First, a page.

must not only represent appropriate business interests but must also be able to engage with the local authorities and their staff. Many local authorities already had effective economic development units, and some now feared that they could find themselves in competition with the LEP. In practice, most economic developers within LEPs have a background in local authority work, and many continue to be paid by the member local authorities, so the ability of the Business chair to engage with them is crucial. Potentially, their responsibilities are substantial, yet as one of our interviewees said: 'they are not paid for it and it ain't a lot of fun' (LEP Adviser). A number of LEPs have had changes of chairmanship in the short period in which they have existed, which is perhaps indicative of the difficulties involved. As one Council Chief Executive told us: 'Being frank, the political view of the LEP is that it is dire. It is nothing at all. The private sector leadership is desperately weak … [and] … very different from what used to populate the local development partnership. There is also serious confusion as to their purpose.' In Autumn 2013, most were still developing their growth strategies and their European Strategies required to gain EU funding and appeared to be receiving confusing messages from the government. As one of our interviewees told us, 'They are suffering from mission creep … They are just stumbling along' (LEP Adviser). Another disgruntled informant said: 'Our LEP is nothing like local. It is too big an area. It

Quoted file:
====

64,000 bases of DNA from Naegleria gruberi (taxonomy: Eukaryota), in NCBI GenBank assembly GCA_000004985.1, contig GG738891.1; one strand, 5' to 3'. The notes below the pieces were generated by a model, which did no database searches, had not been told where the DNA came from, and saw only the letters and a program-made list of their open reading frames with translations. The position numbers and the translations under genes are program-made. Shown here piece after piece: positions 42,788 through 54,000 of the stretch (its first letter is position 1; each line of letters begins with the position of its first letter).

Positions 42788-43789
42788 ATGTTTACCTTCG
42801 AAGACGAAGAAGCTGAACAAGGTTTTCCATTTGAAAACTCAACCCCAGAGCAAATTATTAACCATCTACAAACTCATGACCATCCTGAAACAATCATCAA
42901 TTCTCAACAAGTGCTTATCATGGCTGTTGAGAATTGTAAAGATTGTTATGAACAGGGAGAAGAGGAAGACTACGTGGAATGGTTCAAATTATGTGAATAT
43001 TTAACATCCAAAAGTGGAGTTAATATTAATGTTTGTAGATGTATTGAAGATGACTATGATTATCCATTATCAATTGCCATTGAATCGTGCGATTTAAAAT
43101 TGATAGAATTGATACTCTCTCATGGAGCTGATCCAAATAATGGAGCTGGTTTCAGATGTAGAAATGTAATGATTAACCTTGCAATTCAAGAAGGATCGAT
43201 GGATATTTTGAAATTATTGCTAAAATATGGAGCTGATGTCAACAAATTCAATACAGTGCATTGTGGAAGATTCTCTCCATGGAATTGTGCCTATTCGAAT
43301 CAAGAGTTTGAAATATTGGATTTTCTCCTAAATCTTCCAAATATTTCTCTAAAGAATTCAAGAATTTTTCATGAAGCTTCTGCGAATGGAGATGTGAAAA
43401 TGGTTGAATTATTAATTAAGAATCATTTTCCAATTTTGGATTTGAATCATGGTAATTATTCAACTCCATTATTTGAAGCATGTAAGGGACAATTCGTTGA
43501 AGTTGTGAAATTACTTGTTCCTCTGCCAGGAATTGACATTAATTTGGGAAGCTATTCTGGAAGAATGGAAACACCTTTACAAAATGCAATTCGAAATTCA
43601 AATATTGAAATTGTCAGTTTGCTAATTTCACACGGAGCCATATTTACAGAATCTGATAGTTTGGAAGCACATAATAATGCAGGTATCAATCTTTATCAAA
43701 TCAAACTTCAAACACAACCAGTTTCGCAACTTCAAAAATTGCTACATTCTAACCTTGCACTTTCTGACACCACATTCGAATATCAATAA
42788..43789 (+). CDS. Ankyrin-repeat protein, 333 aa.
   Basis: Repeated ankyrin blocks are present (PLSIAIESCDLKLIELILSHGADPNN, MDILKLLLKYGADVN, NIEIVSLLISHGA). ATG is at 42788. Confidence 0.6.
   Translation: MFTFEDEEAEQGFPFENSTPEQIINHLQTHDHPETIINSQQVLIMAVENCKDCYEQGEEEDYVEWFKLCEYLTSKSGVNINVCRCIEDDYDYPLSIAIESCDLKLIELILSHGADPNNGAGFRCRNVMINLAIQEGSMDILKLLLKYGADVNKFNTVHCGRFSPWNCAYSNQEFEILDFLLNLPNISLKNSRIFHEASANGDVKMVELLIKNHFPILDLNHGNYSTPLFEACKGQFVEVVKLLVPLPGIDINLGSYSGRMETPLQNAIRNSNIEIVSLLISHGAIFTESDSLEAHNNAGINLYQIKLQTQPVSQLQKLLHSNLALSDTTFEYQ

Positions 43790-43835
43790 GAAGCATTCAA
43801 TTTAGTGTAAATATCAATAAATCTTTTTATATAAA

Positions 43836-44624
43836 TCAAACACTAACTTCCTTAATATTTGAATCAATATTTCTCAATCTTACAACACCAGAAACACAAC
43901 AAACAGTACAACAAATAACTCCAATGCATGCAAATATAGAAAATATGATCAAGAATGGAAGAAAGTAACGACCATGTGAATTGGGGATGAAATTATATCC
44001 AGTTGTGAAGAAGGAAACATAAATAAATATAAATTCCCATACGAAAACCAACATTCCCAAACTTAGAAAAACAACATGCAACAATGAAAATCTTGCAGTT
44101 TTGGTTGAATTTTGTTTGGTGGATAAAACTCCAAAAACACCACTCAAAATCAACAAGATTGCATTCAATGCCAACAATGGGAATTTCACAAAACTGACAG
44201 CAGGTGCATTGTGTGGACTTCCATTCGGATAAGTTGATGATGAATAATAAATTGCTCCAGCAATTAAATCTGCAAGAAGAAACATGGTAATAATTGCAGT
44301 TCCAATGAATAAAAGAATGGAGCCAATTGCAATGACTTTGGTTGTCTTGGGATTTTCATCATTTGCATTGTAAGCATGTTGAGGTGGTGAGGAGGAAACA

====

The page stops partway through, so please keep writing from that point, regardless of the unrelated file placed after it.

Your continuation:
doesn't have a lot of enterprise and it isn't a partnership!'

There are two potential issues of this mission creep. They now receive some government funding for staffing while they develop their economic growth strategies. However, they were not originally created as strategic bodies, and some Board members expressed doubts to us about the abilities of the staff they have in post to fulfil this new role. The other aspect of mission creep is similar to that of the old RDAs. That is, that they could develop into delivery bodies for which they are definitely not equipped, in which case, the logical thing to do would be to use one or more local authorities within the LEP as the delivery bodies, since they do have the experience.